Tuesday, August 31, 2010


SMN report
With the exception of diecast aircraft, a truly international subject, Corgi seems to keep its US models under a bit of a shroud where European buyers are concerned. They are available all right, just not trumpeted much, which is a bit of a shame, because - leaving aside collectibility issues - most of the transportation subjects are at or around 1:50 scale, which is near enough to international-standard 1:48 scale to keep many an aircraft modelmaker happy.

Jet Age Fishbowl
Take the 1:50 scale GM Fishbowl coach, for example. It’s finished in the red-white-and-blue stripes of the 1976 Centennial celebrations, and has decent detailing throughout, though perhaps the glazing is a bit heavy-handed at this size. But importantly, it would look terrific in a diorama featuring a corner of an airport. And you don’t have to leave it in the 1976 scheme either - Fishbowls (aka the ‘New Look bus’, nicknamed for the domed front glazing) were produced from 1959 to 1986, so you could use one in almost any Jet Age era scene, or even today as there are plenty still running around. It’s a biggie model, at some 282 mm (11 in) long.

Birney Safety Car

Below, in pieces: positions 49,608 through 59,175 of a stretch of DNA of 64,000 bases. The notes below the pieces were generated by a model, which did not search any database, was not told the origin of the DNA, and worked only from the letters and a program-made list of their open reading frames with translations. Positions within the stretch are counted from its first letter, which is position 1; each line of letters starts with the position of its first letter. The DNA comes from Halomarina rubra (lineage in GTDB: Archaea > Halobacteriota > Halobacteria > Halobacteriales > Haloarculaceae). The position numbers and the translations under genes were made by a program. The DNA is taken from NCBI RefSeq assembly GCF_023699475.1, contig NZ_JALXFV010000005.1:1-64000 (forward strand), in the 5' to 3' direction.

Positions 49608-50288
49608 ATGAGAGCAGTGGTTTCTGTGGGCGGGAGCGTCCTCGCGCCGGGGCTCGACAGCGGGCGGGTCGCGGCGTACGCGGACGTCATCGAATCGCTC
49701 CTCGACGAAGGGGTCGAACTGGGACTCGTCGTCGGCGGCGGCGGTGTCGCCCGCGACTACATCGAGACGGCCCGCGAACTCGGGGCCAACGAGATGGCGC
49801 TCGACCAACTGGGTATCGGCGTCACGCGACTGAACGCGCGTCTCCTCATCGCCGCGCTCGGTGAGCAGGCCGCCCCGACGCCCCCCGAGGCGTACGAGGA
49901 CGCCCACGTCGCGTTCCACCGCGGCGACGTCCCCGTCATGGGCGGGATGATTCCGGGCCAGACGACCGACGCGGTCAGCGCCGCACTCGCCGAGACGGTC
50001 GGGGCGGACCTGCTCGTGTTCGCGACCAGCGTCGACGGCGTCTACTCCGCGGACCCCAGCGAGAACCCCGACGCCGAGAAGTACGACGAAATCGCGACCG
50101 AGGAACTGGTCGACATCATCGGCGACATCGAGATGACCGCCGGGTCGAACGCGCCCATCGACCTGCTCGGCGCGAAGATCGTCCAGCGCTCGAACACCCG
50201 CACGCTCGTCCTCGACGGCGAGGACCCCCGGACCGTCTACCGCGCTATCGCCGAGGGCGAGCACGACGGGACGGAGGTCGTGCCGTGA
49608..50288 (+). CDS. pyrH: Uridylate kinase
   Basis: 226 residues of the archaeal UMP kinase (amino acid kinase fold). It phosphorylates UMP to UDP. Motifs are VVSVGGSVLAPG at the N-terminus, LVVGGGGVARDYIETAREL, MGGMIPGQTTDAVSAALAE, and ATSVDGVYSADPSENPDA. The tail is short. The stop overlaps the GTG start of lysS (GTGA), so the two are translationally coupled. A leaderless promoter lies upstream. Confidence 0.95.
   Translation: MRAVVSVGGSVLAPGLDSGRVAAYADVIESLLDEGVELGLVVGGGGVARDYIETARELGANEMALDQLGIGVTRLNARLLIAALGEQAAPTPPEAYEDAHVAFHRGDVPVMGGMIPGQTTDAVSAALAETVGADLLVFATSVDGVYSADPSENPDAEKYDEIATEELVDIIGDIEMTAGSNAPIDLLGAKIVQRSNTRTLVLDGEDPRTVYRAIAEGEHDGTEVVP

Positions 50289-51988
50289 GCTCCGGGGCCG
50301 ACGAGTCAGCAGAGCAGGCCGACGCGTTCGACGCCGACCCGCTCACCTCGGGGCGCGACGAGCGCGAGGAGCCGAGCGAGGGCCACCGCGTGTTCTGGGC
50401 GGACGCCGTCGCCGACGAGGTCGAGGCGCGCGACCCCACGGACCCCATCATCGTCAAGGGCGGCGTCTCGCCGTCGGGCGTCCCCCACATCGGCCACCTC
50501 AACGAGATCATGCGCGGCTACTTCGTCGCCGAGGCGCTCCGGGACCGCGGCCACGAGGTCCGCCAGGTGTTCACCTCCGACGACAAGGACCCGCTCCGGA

The 1:48 scale Birney Safety Car is from an earlier age altogether. Introduced in 1919 by the Brill tram company, the Birney was another vehicle used widely down the years, and can still be seen at some transport museums and heritage streetcar collections. The picture shown here is of ‘good old 62’, at Sacramento. The 153 mm (6 in) model is nicely done with a fair attempt at interior detailing.

Population implosion
One common feature is the lack of driver and passengers in these models. It’s true of almost all diecasts of course, and maybe that’s because they are seen as collectible models, rather than toys or model rail subjects. A pity though, as you need to take such models apart if you want to add a bit of life with a driver and some passengers inside. Come on Corgi, let’s see you release some humans for vehicles like these!

For model rail enthusiasts too
For collectors of Bachmann’s delightful On30 model rail ironmongery, the Birney is a possible subject for motorization, or if not, then it could rest in a siding as background detail. Or take the wheels off and stand it on old sleepers to convert it as a fixed bar-restaurant - the possibilities are endless. Whatever you do though, the moment such models are taken from chocolate-box display, they need dulling off with satin varnish, followed by the careful addition of some subtle weathering.

Diecast model pictures, courtesy Corgi.
GM Fishbowl picture taken in 2008, courtesy Adam E. Moreira.
Preserved Birney picture, courtesy Nick Kibre.

Visit Vintage Bus Lines subjects at Corgi here.

Look at a different Birney variation here.

The Fishbowl is available here, again in different busline markings.

Corgi Euro-style buses are available here.